I WISH Taurai Mushambi who wrote the article “Thumbs up for diaspora housing scheme”, (Zimbabwe Independent, December 17), could do a bit of research on the earnings of most Zimbabwea
ns in the UK.
The jobs that they do in the care homes and shops and as packers in industry pay the minimum wages (£4,85/hour) which may rise to £5,05/hour but can rarely go above £7/hour unless one works in London.
For him to suggest that £1 175 could be half or even a quarter of monthly earnings is very misleading.
Salaries for senior 1 therapists working in the National Health Service for example, range from £23 265 to £27 770 per annum. There are no allowances to augment the salary. Tax is 22% while national insurance is 12,5% on earnings of £2 215/month.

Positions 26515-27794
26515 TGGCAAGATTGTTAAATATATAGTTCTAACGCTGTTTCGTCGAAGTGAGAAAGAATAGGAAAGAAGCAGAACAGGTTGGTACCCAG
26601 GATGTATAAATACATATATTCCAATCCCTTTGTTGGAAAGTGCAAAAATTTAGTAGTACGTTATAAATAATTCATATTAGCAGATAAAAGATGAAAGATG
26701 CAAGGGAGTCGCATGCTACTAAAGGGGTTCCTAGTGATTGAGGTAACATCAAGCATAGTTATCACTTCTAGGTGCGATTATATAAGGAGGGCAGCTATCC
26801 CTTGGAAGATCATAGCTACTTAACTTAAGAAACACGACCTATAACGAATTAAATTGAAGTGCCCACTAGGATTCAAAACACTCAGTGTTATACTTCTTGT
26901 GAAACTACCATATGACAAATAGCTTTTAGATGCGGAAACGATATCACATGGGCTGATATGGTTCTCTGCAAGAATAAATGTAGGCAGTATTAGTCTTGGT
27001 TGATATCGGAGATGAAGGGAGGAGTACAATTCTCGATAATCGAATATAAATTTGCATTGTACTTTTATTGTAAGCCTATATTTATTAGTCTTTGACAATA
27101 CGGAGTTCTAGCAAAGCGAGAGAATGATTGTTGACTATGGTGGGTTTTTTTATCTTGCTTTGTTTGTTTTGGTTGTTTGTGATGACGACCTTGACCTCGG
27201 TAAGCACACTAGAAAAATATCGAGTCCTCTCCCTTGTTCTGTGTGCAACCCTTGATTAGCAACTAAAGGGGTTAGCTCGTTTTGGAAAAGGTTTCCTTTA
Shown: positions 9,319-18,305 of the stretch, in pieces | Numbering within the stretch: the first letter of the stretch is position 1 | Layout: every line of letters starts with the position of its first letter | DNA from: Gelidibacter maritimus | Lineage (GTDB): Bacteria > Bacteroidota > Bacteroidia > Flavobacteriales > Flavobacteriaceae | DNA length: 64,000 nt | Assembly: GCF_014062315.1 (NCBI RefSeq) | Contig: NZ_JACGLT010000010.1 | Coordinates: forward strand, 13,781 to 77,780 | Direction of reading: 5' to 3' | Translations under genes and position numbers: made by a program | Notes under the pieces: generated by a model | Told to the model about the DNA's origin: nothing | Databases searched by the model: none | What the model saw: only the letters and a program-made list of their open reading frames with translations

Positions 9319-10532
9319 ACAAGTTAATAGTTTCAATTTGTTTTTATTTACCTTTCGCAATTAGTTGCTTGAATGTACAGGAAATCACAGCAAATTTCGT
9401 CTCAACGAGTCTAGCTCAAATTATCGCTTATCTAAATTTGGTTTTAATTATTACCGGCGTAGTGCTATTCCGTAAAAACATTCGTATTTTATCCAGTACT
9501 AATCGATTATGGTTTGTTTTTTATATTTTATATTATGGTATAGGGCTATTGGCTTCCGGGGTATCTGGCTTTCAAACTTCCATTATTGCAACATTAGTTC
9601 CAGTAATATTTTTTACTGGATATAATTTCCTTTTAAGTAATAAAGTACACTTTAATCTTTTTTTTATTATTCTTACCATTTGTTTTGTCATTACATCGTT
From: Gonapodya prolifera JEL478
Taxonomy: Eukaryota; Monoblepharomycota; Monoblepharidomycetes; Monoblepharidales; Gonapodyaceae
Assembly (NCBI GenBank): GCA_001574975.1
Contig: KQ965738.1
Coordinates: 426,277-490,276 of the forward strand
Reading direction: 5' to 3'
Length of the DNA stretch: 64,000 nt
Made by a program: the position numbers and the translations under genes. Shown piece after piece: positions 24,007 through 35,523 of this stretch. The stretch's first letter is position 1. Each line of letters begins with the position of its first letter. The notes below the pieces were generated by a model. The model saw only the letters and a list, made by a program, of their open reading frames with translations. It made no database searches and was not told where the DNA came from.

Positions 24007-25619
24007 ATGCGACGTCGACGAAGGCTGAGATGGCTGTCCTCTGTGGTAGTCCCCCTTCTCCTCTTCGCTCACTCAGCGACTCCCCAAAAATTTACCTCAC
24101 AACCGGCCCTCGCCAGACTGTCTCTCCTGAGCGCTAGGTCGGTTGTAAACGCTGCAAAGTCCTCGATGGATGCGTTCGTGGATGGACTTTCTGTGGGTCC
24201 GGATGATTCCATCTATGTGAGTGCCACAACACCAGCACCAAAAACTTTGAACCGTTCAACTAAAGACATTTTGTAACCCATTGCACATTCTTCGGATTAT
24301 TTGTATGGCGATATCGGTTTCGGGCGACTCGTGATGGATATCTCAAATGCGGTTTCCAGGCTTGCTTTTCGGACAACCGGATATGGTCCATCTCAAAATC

A therapist will thus take home about £1 600 from which he will pay rent (+/-£600), council tax (+/-£100) and utility bills (+/-£200).
The money left for food, insurance, clothes, sending people back home, petrol for the car and mobile phone calls is £700. By the end of the month the person is in the red.
In a nutshell, I do no think that many people in the diaspora, at least in the UK, will afford the mortgage repayments in five years, not by any stretch of the imagination.
If the same sort of reasoning was in the minds of the people who crafted the scheme, they got most of it, if not all, wrong.